Takashi Komuro is cutting class. Usually students who cut class might worry about being caught, but that worry pales in comparison to what Takashi ends up going through.
He wanders up on the roof to mourn unrequited love, because Rei, the girl he likes, is dating another guy. He probably thinks his life really sucks right then. However, he then finds himself a witness to murder.
Oh, wait, did I say murder? I meant zombie invasion.
Yes, zombies murdering people, which makes more zombies. After seeing this, Takashi runs back into the school, but instead of warning everyone or calling the police, he grabs Rei to get her out of there and hopefully save her. He does tell one other person what he’s seen, though mostly he’s being pretty useless in that department. (Yes, it’s kind of like those horror movies where you want to yell at the characters.) Rei’s the one who thinks of calling the police. However, upon dialing, all they get is a recording.
The zombies continue to get worse. They keep chomping down on living people and—like magic!—that makes more zombies. Takashi puts himself into hero mode, and some other students also adopt take-charge attitudes. They team up to fight the zombies, discovering that the only way to kill them is to smash their heads. So, in other words, there’s a fair amount of head smashing in this volume. This, coupled with other gore (and probably the well-endowed women and gratuitous panty shots) earn Highschool of the Dead a Mature rating. However, it’s not as extreme as one might expect. It was more head smashing than I wanted to see, but not so much that it got to me.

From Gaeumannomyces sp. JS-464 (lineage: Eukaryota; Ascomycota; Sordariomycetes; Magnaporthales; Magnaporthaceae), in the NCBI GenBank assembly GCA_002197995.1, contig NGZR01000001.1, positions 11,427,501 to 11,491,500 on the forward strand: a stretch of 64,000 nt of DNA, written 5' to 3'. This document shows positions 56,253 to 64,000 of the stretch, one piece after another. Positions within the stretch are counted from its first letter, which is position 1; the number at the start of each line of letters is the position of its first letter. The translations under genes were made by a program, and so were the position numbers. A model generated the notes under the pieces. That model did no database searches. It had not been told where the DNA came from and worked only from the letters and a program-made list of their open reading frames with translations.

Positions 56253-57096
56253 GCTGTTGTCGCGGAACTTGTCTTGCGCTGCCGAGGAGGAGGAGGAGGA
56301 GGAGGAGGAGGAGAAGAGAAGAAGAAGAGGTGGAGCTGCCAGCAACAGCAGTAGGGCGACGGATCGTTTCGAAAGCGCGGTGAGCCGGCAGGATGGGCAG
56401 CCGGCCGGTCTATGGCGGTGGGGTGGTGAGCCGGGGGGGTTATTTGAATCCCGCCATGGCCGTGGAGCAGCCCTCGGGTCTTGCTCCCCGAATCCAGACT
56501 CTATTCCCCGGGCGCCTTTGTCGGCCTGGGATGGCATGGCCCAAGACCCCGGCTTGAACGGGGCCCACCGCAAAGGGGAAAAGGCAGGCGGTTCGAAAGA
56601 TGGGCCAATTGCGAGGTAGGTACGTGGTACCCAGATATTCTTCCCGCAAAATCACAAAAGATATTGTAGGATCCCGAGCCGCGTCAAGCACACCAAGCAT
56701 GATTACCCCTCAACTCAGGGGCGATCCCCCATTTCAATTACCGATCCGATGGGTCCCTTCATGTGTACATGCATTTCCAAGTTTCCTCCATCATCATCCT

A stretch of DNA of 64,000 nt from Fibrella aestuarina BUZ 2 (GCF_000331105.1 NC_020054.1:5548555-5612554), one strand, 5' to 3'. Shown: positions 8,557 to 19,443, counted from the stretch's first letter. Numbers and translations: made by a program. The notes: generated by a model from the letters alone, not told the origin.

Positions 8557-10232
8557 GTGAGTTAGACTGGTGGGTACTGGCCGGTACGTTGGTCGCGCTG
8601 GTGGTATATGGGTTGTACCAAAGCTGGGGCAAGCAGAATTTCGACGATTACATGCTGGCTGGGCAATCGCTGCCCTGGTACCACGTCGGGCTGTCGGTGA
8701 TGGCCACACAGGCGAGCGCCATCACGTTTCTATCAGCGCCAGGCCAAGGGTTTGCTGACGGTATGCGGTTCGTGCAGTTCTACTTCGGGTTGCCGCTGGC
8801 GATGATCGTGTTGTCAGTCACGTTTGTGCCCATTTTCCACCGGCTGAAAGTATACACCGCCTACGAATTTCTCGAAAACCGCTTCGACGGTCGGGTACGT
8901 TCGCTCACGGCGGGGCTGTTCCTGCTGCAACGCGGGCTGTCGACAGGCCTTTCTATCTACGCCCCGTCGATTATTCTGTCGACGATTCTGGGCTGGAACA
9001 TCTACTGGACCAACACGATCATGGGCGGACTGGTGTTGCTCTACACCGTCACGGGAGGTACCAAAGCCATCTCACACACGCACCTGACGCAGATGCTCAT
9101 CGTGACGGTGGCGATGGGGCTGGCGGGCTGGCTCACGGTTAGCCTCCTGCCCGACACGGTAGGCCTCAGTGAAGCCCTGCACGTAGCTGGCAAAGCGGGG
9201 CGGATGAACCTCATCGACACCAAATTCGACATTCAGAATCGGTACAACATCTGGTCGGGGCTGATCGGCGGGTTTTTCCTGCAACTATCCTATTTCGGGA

Though it’s titled Highschool of the Dead, clearly the zombies are attacking more than just the school. Before long it appears to be a worldwide phenomenon, despite the fact that everything was normal when people woke up that morning. All of this happened very fast and no one seems to be prepared for it. (Grabbing random weapons and smashing heads does not necessarily mean prepared.)
There’s no point in trying to make this manga sound highbrow, because it’s not. It’s violence and sex (with considerably more violence). However, I have to say it’s better than it could have been. I mean, it’s a zombie book. If there are sophisticated books on zombies out there, I haven’t come across them. It does a decent job at what it aims to do, which is to make a fast-paced story about fighting the living dead. Some parts are predictable (like Takashi having to suddenly be the hero because of the girl), but I honestly don’t know how all of this will end, which is a good thing. It has been popular enough to warrant an anime spinoff, so while Highschool of the Dead isn’t going to wow you with sophistication, it must be doing something right.
Publisher: Yen Press
Story: Daisuke Sato
Art: Shouji Sato